Sitting in Reno, Nevada, at the Conservative Leadership Conference (CLC) two years ago, I was awed by the governor of South Carolina. Here, at last, was someone who got it. Someone who understood the danger of big government and big spending, and that, yes, our civilization was on the line.
Chuck Muth of Citizen Outreach, who hoped to turn the CLC into CPAC West, reminded us that at the first CPAC a future president (Ronald Reagan) spoke and suggested perhaps we’d heard one at CLC. He then gave Governor Mark Sanford the Barry Goldwater Award. After the event, I walked over to Governor Sanford, gave him my card, and told him to call if he ever decided to run for president.
After recent events, I don’t expect to hear from Governor Sanford. The revelation of his affair with a woman in Argentina is gravely disappointing. Coming as it does on the heels of revelations about Senator John Ensign (R-NV) having an affair, it raises a whole spate of questions.
For years many have insisted these issues of personal character don’t matter. We heard that repeatedly during the presidential campaign of Rudy Giuliani. His supporters insisted that the issues in Giuliani’s life were private.
Of course, it’s more than a family matter. Fairly or unfairly, the policy agenda that Governor Sanford advocated will be set back. And Americans hearing him speak about how the government is bankrupting our kids will be unable to avoid thinking of how Sanford spent Father’s Day in the arms of another woman.
In the post-Clinton era, some pundits suggested the American people had become more accepting of adultery by public figures. Yet we’ve seen a number of political figures brought down by sex scandals: Elliot Spitzer, Jim McGreevey, Larry Craig, and now Mark Sanford. The approval rating of Governor Jim Gibbons (R-NV) has been battered by his messy divorce. Likewise, Senator David Vitter (R-LA) should be safe for the rest of his political life, but Democrats smell blood and are trying to recruit the state’s sole Democratic congressman to run against him. Ensign represents Sin City, but that hasn’t stopped his approval rating from dropping fourteen points.
America’s reaction to the Clintons was an aberration, because the Clintons themselves were aberrant. A wife willing to tolerate a husband cheating on her in order to advance her own career is practically inviting her husband to cheat. It was still wrong, but Americans found it hard to become outraged at Bill Clinton’s affairs when they didn’t believe Hillary was outraged.
Adultery is familial tragedy, but it is far more than that. It is a breach of trust with church, state, and community. When it hits at the highest levels of power, the consequences are tremendous. As the nation teeters on the brink of insolvency, Sanford’s actions not only harm his family, but the agenda he advanced.
The easiest thing to do is simply write Mark Sanford off as a bad egg who fooled us into thinking him one of the good guys.
First, conservative leaders should pause to consider themselves. Recently, I heard a candidate for Congress boast that, at 40, he could spend two or more decades in Congress. He hastened to add that he would support term limits if they were introduced. Basically, “power corrupts, but not me.”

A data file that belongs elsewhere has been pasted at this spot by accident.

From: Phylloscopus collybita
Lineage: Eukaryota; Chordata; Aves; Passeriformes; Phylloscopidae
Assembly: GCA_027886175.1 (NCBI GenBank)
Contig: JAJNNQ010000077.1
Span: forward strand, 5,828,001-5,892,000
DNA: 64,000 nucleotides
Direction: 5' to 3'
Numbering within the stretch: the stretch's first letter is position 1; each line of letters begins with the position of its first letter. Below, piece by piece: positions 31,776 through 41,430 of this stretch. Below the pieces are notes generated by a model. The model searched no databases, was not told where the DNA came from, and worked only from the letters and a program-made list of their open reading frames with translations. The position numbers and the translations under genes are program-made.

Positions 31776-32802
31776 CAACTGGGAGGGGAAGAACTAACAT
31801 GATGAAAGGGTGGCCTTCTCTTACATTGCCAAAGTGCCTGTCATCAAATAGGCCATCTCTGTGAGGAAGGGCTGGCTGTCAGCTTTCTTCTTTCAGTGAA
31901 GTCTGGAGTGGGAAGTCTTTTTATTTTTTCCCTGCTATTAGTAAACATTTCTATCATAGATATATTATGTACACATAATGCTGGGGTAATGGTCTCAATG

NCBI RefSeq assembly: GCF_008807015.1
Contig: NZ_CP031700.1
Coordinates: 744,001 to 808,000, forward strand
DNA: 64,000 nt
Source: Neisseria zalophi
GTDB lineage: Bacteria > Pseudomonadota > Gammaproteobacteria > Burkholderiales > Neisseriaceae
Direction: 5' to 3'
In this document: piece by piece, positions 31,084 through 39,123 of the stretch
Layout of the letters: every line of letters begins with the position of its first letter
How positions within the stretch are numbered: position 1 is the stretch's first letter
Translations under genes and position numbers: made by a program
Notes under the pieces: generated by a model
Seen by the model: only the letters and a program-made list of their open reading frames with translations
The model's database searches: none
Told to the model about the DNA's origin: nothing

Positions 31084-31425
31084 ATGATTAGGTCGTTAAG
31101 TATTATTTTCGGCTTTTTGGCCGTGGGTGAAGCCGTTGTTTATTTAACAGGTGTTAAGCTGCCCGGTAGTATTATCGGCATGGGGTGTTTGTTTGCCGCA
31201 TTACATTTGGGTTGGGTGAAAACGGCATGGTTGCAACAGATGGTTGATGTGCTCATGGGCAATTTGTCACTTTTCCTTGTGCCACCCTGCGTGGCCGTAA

What happened to Governor Sanford could happen to any of us if we’re not careful. This doesn’t excuse Sanford, but it should cause our political leaders to rethink their approach.
Leaders need to take a look at how they connect with their families. It’s common among political leaders to leave their spouse and children behind while traveling across the country on business. The thought seems to be that this creates “normalcy” for the kids and frees the non-political spouse from the burden of constant trips back and forth.
However, this “normalcy” has a price: being disconnected from family. How many nights does your average state-level politician spend in hotel rooms completely and totally alone, separated from their family and from reality itself in the haze of politics?
Political leaders, as well as those thinking of entering the arena, should consider how they’re going to stay in touch with their family, and cleave to them as a stabilizing anchor in the political storms rather than drifting without a plan. Officeholders need to know themselves and their weaknesses, not do things that are going to put them at risk.
In his 2000 presidential campaign, two of Gary Bauer’s chief campaign advisers resigned because Bauer was spending hours behind closed doors with a 27-year-old female campaign aide. There was no proof Bauer and the aide had done anything improper, only that it created the appearance of sexual impropriety.
Bauer’s campaign advisers were shown to be wiser than they were given credit for during the last campaign, when unproven allegations against Senator John McCain were given voice in the New York Times based on the amount of time he spent with a female lobbyist.
The previous generation’s efforts to avoid the appearance of impropriety with the opposite sex may seem outdated, but it is time to revisit them. Maybe we don’t have to go as far as Billy Graham, who won’t drive a woman to the airport unescorted, but I’d rather political leaders follow Billy Graham’s example than Bauer, McCain, and Sanford.
Political leaders need to surround themselves with friends and moral supports. And those who work with political leaders need to understand they’re dealing with a human being and that family issues are going to have a lot to do with how well a political leader does in public life. Supporting them in their family life is critical.
A lot of conservative energy went into Mark Sanford and has been completely wasted. If conservatives want to avoid a repeat, they’ll need to focus on the families of their political leaders.